I have been an air traffic controller for nearly 22 years, and I’m lucky enough to be able to say that I still absolutely love my job. A fun fact about me is that I’m actually trained to work in both tower and approach environments, but I’ve always been grateful that my entire career has been spent working exclusively in air traffic control towers. There’s a funny, self-aggrandising hierarchy amongst approach controllers in which they believe that they’re the top guns of ATC, and that the tower is where air traffic controllers go to die (we don’t call them figjam for nothing). I’m not going to get into that debate here, but I will say that every single day I go to work I’m thankful that I get to look out the window and see the aeroplanes I’m controlling, rather than being stuck in a cheerless radar room with row upon row of radar screens and no windows or natural light.
Truly, one of the joys of my job is just being able to watch the aircraft fly. In 22 years I reckon I’ve seen over a million takeoffs and landings, so you’d be forgiven for assuming I might be a bit jaded by it all. But no, I still totally get off on it. I definitely wouldn’t call myself an aerosexual, but there is one particular aircraft’s takeoff which absolutely fills me with awe and wonder every time I see it, and that aircraft is the Boeing 747. For something that has a maximum takeoff weight of 442,252 kilograms, the Jumbo jet veritably glides off the runway with such elegance and grace, it still takes my breath away.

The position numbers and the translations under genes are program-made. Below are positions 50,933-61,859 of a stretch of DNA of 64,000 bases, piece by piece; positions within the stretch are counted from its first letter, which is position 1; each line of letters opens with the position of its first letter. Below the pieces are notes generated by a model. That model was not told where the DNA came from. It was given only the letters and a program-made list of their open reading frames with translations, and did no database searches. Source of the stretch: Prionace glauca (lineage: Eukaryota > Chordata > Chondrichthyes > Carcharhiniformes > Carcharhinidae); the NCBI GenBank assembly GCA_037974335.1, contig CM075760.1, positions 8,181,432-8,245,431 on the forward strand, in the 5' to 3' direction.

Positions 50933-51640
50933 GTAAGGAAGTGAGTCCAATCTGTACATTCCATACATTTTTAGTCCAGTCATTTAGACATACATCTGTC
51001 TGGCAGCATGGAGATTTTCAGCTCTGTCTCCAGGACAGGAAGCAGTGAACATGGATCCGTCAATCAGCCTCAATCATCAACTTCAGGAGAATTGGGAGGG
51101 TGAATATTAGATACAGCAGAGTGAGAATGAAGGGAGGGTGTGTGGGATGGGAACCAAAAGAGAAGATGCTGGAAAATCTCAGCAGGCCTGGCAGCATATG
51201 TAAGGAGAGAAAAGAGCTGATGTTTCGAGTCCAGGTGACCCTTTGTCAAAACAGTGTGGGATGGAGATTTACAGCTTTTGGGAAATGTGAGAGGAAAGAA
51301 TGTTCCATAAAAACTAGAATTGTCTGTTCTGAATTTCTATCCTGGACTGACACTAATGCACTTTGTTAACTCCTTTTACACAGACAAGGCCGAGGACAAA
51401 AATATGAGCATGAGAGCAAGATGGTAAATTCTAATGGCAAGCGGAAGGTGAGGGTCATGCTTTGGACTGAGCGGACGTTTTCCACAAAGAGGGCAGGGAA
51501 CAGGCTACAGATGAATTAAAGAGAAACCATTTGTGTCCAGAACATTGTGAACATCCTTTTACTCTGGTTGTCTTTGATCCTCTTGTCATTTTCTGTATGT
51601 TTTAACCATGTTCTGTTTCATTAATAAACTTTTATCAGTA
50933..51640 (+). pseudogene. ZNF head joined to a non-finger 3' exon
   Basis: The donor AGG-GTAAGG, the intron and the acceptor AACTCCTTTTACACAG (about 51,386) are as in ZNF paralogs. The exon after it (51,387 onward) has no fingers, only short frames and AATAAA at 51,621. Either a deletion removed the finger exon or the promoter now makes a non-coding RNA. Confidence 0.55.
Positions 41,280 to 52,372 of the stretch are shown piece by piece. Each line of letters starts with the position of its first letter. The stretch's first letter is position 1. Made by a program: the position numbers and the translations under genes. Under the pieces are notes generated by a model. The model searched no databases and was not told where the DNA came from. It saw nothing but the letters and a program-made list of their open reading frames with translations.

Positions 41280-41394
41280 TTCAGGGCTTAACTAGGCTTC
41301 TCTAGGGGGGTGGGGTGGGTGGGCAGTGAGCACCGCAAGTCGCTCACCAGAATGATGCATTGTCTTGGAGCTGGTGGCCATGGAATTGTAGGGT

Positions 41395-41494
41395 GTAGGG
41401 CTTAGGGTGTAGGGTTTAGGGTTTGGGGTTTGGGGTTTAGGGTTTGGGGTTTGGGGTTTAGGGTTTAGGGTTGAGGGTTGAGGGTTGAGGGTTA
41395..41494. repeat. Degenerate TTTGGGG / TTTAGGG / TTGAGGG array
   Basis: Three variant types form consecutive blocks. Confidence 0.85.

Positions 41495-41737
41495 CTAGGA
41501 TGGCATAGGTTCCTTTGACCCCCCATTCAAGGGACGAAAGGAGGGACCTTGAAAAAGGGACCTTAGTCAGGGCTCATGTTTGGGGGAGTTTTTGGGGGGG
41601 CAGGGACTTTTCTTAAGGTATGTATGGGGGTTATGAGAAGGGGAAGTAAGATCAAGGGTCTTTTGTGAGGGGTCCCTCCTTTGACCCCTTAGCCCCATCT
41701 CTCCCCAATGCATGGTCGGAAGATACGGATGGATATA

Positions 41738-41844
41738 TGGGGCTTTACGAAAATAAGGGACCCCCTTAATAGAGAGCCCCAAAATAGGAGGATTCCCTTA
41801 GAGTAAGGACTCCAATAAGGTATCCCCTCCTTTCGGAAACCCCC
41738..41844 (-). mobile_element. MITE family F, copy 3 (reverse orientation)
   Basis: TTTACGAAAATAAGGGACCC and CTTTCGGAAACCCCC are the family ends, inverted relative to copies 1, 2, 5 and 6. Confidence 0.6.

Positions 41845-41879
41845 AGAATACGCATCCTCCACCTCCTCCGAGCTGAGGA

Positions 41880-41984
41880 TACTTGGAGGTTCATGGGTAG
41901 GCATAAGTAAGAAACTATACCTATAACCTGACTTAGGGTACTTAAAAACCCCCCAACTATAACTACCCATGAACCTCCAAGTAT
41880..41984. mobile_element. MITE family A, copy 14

The first B747 flight took place from Everett, Washington in the United States in 1969, with the model entering service a year later. Years in the making, the “Dream Team” of over 50,000 employees that worked on the aircraft, produced a remarkable feat of aviation engineering which revolutionised air travel by making it cheaper and easier for people to fly. The Boeing 747, which is capable of carrying 660 passengers (in a single, cattle-class, configuration), is commonly referred to as the Queen Of The Skies and is beloved and revered by aviation enthusiasts all over the world, including me. It’s no surprise that the 747, with its unique and classic shape is one of the most iconic, popular, and most recognisable aircraft in aviation history.